The House on Wednesday took a major step in clearing the way for the advancement of the Equal Rights Amendment, an amendment to the Constitution that would offer all Americans equal legal protections regardless of sex. A resolution passed by the Judiciary Committee this week could bring the measure significantly closer to fruition.
It might seem like odd timing to take a vote on the Equal Rights Amendment. It was first passed by the House and Senate in 1972 and after an initial flurry of states approving it (the next step needed to amend the Constitution), momentum died down for over three decades. But there’s recently been new energy, and Democrats retaking the Virginia state legislature earlier this month means it’s closer to becoming a reality than ever.
The amendment still needs two things to happen in order to move forward: It requires ratification by three-fourths — or 38 — states. And it requires Congress to change the deadline for ratification, which was previously set as 1982.
With Democrats now in control in Virginia, the state is poised to become the 38th state to ratify the ERA. In light of that momentum, House lawmakers are now trying to remove the prior ratification deadline. The Judiciary Committee this week approved a resolution that would do just that and it’s now up for a vote by the full House, where it’s likely to pass with the Democratic majority.
If this resolution is ultimately approved by the House and the Senate, the measure could potentially become an amendment to the Constitution. What that would guarantee is equal protection under the law for all individuals, a change that could lead to wide-ranging updates to existing policies, according to the New York Times’s Maggie Astor:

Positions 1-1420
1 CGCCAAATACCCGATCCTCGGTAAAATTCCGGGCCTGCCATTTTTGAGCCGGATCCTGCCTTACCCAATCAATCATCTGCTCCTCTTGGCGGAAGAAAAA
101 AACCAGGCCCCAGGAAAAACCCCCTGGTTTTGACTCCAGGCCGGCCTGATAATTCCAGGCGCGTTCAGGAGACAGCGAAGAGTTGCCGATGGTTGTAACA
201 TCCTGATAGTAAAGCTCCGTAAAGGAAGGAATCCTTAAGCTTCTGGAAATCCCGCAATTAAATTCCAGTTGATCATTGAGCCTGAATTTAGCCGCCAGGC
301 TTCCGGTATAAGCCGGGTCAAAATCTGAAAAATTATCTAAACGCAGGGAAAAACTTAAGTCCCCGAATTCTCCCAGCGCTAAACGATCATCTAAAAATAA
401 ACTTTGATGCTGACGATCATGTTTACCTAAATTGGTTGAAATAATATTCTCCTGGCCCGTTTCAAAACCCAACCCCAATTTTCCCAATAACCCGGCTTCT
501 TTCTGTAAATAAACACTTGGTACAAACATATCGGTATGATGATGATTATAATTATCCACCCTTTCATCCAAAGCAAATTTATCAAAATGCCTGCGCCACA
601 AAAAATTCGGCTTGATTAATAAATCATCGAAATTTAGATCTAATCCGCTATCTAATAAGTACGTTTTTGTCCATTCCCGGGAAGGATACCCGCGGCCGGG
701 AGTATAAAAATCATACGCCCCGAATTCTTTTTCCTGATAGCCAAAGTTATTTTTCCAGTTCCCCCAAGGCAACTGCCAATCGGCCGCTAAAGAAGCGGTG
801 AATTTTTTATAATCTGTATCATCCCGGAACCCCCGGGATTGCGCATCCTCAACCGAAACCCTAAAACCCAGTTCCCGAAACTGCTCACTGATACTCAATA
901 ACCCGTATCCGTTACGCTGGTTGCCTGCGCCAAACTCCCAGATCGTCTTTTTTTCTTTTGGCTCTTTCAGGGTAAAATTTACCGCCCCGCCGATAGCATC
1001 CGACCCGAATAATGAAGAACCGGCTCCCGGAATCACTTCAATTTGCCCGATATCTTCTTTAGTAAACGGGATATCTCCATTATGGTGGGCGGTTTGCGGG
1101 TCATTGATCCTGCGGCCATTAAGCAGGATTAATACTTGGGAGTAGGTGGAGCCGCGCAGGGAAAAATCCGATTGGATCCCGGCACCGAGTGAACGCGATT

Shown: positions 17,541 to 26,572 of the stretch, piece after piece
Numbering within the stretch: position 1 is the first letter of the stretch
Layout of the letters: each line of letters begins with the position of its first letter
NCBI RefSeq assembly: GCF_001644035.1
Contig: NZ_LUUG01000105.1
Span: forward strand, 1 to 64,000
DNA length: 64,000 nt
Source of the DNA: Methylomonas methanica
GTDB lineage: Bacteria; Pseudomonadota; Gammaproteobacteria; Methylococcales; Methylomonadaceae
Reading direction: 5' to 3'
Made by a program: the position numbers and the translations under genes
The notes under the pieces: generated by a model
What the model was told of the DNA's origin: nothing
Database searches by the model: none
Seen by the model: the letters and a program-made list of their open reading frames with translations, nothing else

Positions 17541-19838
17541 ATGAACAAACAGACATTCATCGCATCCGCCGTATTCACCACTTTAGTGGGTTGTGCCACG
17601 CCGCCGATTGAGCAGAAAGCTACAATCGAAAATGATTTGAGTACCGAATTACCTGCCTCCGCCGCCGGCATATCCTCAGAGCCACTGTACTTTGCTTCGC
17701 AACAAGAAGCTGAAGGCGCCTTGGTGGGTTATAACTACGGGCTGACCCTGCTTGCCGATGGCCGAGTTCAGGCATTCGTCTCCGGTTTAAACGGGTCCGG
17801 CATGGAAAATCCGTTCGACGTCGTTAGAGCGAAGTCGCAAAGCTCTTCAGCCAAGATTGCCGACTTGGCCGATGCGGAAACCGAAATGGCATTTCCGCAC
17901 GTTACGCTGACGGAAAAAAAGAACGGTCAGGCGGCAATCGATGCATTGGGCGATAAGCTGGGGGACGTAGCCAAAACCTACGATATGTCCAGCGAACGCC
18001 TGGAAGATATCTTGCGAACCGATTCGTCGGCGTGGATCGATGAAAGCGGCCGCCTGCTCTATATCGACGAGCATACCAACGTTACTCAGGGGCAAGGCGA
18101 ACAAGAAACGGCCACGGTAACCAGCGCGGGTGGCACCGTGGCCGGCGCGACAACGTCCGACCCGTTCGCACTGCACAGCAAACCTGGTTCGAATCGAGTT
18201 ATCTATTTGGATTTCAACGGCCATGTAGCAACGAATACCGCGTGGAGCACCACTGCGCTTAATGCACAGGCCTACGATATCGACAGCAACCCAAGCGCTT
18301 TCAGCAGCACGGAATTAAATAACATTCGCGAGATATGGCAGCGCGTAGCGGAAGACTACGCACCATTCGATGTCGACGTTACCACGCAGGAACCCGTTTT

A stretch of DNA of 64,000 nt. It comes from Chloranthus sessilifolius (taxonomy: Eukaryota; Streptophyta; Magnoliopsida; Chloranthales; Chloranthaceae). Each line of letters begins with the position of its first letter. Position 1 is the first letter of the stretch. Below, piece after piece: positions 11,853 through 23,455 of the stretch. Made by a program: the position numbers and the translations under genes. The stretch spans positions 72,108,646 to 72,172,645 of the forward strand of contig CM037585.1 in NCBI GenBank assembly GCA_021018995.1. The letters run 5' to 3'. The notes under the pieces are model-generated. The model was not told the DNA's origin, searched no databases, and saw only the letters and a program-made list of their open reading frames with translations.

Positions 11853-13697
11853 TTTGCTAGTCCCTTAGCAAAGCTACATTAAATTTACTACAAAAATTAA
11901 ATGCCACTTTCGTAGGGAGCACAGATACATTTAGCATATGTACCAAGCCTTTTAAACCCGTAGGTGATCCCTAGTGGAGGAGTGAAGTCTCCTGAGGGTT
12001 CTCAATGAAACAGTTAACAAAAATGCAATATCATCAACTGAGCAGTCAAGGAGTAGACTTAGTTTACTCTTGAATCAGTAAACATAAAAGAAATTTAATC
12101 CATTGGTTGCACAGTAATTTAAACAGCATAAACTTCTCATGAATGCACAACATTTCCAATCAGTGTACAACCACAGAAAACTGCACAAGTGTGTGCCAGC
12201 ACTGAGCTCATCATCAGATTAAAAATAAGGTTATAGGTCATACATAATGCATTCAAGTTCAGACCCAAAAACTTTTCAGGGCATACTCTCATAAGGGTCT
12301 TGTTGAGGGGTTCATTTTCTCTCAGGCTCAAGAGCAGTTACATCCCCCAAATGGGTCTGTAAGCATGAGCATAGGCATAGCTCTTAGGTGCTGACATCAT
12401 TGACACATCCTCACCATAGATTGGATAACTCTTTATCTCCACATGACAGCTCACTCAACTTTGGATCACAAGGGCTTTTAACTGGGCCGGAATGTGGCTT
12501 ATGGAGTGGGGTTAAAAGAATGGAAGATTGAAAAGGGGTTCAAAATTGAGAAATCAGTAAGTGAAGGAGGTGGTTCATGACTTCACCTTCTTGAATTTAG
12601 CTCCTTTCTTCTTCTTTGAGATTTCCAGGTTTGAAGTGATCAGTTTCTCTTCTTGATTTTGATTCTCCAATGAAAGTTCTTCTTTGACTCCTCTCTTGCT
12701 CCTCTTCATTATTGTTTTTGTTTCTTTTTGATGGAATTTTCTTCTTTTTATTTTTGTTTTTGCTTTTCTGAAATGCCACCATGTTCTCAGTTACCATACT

For women, it would bolster pay equity, domestic violence laws and pregnancy discrimination protections, among many other things. It could also affect men, such as by guaranteeing paid paternity leave equal to maternity leave.
The momentum behind the ERA has lagged since its congressional passage several decades ago, but interest in it has been rekindled in recent years — a product, in part, of a growing focus on gender equity, as Vox’s Emily Stewart noted:
Activists point to a number of factors contributing to the amendment’s revival, including the #MeToo movement, the backlash to Donald Trump’s presidency and Hillary Clinton’s 2016 loss, and the number of women who have entered into the political arena as of late. During the 2019 State of the Union address, many Democratic women in Congress wore pins that read “ERA Yes.”
The Senate, too, has its own resolution that would eliminate the deadline needed for its ratification, but it’s currently unclear how the upper chamber plans to handle the measure.